When you have completed a screen, press <ESCAPE> to store the screen in memory (provided there is enough room). Once a screen has been stored it cannot be edited! Press E again if you want to design another screen. When you have finished designing screens you'll probably want to save them (do not use the program disk or tape!). Disks must first be formatted, then initialised using the command CHAIN"CREATE" (You must do this before you load the game). To save a set of screens, press S when the title screen is displayed, select a filename, then press <RETURN>.



Instructions Source : HLETER SKELTER (Audiogenic) Back and Inner Inlay


Review (Electron User) - "Bounce Into Action"

In these days of ever increasing sophistication it is most refreshing to play a game as simple yet addictive as Audiogenic's HELTER SKELTER.


The storyline goes like this: The world has been overrun by herds of comical looking monsters and your mission is to bounce the little blighters into oblivion. I choose the word bounce specifically, since you are a red rubber sphere of considerable size.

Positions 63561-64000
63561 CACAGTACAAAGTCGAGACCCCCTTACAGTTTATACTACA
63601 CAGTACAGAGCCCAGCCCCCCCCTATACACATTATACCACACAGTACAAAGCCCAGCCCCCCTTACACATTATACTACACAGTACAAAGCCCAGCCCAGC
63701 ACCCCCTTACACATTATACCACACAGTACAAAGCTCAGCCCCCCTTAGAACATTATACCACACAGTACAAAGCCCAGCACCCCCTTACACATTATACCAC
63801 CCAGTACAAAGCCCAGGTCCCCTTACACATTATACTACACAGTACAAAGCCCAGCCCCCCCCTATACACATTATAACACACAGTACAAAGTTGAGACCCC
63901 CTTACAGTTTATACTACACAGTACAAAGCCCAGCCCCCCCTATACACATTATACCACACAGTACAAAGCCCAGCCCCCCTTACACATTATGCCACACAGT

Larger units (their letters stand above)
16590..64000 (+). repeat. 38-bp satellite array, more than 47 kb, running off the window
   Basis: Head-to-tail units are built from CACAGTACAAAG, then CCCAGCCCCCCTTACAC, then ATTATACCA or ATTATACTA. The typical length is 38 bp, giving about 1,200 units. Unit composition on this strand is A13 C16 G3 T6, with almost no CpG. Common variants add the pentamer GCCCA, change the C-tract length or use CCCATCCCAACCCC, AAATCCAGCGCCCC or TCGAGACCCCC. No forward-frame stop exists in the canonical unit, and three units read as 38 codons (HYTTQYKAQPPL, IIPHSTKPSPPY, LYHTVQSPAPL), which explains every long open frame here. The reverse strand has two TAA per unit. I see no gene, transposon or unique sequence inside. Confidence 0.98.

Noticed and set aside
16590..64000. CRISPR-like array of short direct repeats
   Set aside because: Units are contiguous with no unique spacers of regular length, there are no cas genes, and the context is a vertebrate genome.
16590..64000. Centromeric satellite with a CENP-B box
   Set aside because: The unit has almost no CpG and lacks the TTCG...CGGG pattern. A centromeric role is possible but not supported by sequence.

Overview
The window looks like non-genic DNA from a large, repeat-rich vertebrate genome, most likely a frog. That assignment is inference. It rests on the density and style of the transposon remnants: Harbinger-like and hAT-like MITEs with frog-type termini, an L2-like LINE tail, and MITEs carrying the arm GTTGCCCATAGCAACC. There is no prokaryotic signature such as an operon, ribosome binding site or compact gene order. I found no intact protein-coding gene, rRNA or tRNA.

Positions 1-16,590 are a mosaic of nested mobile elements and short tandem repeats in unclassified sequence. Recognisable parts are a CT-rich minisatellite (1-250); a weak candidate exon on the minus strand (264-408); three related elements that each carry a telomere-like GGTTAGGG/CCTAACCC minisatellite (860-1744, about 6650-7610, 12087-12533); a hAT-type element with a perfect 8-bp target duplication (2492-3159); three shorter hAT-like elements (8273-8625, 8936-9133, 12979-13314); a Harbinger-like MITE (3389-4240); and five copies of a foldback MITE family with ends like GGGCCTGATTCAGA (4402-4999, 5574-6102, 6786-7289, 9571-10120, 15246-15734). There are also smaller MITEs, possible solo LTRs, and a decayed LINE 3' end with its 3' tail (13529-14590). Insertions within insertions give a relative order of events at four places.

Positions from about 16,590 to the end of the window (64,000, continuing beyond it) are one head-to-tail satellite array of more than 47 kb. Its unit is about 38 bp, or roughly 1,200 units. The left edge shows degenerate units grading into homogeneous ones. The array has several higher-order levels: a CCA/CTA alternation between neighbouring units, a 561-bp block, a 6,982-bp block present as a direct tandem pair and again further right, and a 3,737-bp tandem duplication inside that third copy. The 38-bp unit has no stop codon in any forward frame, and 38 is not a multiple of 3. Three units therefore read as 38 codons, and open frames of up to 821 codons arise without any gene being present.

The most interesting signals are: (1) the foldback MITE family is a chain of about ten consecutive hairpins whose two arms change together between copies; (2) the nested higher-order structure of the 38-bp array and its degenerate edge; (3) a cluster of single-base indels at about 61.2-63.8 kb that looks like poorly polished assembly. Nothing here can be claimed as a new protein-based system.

Ball control is achieved by means of three keys - left, right and bounce and your mastery of the bounce button will determine the outcome of the game. Oddly enough the world that you are defending is constructed in platform game fashion - single screens, with several platforms floating in mid-air. Each is inhabited by one or more randomly moving monsters just waiting to be bounced.


Being an ace tactician, my first inclination was to ricochet around the screen as fast as possible, obliterating everything that I touched. After I had doubled the indigenous monster population in five seconds I decided to adopt a more subtle approach - so I sat down and read the instructions.


The accompanying script indicated that the programmers had anticipated my sledgehammer approach by specifying the order in which the monsters must be despatched.


On all occasions, the next one to be blatted is highlighted by a large white arrow hovering above its head. Contact with any other beast induces instant binary fission, the result being two furry fiends scurrying around the screen instead of one.


Don't be put off by the fact that you can literally sprint through the first few screens, as this is a deliberate ploy to boost your confidence. Things soon begin to increase in both complexity and difficulty - don't forget that you have a total of 74 levels to complete before you reach the end!